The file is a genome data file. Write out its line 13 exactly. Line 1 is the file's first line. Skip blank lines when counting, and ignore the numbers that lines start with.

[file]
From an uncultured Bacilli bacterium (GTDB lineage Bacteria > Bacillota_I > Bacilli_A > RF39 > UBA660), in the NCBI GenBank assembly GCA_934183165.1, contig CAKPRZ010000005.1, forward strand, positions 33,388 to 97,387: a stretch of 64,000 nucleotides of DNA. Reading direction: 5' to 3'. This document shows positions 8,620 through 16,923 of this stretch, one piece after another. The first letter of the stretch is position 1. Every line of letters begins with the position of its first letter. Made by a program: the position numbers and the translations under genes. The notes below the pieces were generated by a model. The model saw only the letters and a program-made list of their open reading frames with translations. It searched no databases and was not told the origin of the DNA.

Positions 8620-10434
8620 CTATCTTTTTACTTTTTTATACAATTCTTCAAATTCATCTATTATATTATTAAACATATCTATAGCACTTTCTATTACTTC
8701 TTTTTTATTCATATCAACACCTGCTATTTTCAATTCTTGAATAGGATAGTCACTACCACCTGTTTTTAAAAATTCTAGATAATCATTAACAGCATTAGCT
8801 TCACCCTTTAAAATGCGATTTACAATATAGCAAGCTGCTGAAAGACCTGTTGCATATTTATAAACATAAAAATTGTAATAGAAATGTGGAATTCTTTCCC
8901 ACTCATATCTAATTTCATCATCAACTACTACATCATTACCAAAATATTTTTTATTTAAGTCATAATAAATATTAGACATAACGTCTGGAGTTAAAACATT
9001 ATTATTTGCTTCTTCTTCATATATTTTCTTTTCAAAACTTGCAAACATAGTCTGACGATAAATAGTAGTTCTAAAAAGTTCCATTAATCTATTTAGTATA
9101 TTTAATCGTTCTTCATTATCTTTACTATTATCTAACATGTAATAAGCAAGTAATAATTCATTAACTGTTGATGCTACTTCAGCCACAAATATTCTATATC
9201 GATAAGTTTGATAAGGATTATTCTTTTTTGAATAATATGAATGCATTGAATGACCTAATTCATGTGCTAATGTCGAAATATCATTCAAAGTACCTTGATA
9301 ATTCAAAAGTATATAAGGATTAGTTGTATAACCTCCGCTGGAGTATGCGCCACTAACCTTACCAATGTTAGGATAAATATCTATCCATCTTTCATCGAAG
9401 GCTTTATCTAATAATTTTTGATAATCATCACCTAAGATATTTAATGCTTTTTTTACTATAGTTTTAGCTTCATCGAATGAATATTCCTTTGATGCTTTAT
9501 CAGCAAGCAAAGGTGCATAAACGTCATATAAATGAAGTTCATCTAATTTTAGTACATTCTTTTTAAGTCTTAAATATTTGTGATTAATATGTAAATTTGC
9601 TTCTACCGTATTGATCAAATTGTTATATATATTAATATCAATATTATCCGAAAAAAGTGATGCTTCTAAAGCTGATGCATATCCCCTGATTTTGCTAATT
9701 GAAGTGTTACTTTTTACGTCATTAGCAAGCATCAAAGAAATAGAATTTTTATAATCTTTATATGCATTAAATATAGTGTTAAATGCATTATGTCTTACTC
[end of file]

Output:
9601 TTCTACCGTATTGATCAAATTGTTATATATATTAATATCAATATTATCCGAAAAAAGTGATGCTTCTAAAGCTGATGCATATCCCCTGATTTTGCTAATT